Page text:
Money Changer

47 Illegal Money Changers Identified in Bali

Bank Indonesia and the Indonesian National Police (POLRI) have marked 47 out of 70 non-bank money changer businesses in Bali as illegal. Okezone reported that the money changers have been operating without legal permission and authorities will soon take action to curb their negative effects.

“We will continue to curb this kind of business in Bali,” said Bali representative of Bank Indonesia Causa Iman Karana.

According to another report by Okezone, 92 percent of money changers in Indonesia are run personally and without proper licenses. This means that most money changers in the archipelago are in fact doing business illegally.

Previously, the central bank gave the nation’s unlicensed money changers until April 7, 2017 to make their businesses legal. After that date, money changers that did not take the necessary steps would be considered in violation of the law. Despite the process being free and relatively simple, many money changers in Indonesia did not acquiesce.

“People often think that taking care of legal permissions for business is really tiring and troublesome even before they try to do it. It’s actually really simple in reality. We even spoke with locals about this several times,” explained Karana.

There will be no postponement regarding the due date to take care of legal documents for the nation’s money changers. Those considered illegal will now be labeled with a prominent, physical sticker that shows their business is unlicensed. Officials say they will take further action if proprietors take off or damage the sticker, treating it as criminal act.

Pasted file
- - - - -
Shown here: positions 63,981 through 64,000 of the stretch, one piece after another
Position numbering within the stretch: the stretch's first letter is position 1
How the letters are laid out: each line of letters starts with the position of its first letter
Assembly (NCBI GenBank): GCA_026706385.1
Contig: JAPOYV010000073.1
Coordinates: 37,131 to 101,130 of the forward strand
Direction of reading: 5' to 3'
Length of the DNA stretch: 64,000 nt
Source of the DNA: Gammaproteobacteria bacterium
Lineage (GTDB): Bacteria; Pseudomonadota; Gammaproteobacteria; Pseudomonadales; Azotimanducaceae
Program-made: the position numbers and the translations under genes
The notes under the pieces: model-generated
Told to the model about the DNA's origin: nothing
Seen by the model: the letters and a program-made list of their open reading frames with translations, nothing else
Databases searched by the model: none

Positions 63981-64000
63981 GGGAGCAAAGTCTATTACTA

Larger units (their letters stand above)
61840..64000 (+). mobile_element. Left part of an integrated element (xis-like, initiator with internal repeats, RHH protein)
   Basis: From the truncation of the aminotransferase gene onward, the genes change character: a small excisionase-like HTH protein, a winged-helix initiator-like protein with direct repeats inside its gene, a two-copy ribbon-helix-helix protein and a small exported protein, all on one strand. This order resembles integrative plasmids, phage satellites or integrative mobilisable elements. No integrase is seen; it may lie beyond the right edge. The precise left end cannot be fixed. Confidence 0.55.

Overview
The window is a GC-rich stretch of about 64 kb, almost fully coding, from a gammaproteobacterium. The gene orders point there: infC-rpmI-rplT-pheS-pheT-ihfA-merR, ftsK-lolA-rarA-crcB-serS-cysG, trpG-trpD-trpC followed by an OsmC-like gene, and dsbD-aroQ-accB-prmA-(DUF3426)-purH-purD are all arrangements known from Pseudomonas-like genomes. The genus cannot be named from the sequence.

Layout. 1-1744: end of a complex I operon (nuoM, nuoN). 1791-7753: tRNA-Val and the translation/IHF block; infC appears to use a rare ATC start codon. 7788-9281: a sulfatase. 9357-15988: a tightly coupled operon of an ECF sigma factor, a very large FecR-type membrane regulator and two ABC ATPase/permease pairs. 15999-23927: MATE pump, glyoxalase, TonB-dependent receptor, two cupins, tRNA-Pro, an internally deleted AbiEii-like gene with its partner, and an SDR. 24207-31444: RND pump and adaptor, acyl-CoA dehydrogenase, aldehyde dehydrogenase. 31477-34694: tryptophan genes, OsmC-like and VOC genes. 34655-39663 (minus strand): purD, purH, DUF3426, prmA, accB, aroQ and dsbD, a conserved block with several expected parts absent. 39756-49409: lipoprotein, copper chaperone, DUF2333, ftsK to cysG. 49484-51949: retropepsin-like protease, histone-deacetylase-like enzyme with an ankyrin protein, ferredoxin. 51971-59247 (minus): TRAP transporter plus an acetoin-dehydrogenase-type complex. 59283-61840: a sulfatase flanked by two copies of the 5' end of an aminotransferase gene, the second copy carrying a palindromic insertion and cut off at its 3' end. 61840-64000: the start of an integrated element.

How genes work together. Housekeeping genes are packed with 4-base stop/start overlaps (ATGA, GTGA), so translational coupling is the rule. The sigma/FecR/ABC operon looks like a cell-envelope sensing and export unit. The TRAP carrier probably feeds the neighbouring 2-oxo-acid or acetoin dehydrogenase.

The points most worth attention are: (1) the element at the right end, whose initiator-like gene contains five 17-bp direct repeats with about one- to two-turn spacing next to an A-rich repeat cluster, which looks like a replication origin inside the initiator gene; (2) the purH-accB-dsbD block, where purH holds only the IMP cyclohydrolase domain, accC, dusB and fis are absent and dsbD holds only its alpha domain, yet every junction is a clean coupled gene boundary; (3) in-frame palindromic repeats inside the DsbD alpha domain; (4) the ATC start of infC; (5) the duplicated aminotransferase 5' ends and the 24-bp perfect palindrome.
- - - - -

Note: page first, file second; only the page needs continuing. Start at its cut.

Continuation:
Not just in Bali, the central bank found 783 illegal money changers in total, scattered across Indonesia. The sweep was one of the government’s actions supposedly designed to protect consumers from illegal money changer scams and ultimately being overcharged.

“It’s been regulated that this kind of business can’t be run by an individual. They need to be a legal entity and have clear information about who will be responsible if something happens,” Executive Director of Bank Indonesia’s Payment System Policy and Control Eni V Panggabean said as quoted by Okezone.

Illegal money changers most often avoid taxation but also inflict financial loss on the public. This is particularly true of foreign tourists and expats who usually can’t tell the difference between a legal and illegal money changer in Indonesia.

The government hopes that by identifying illegal money changers, it can curb the negative effects of scams and financial trickery for the public.

See: Elaborate Blackjack Scam Targets Unwary Expats

Image credits: PBS Exchange

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Oliviana Handayani is a writer at Content Collision.


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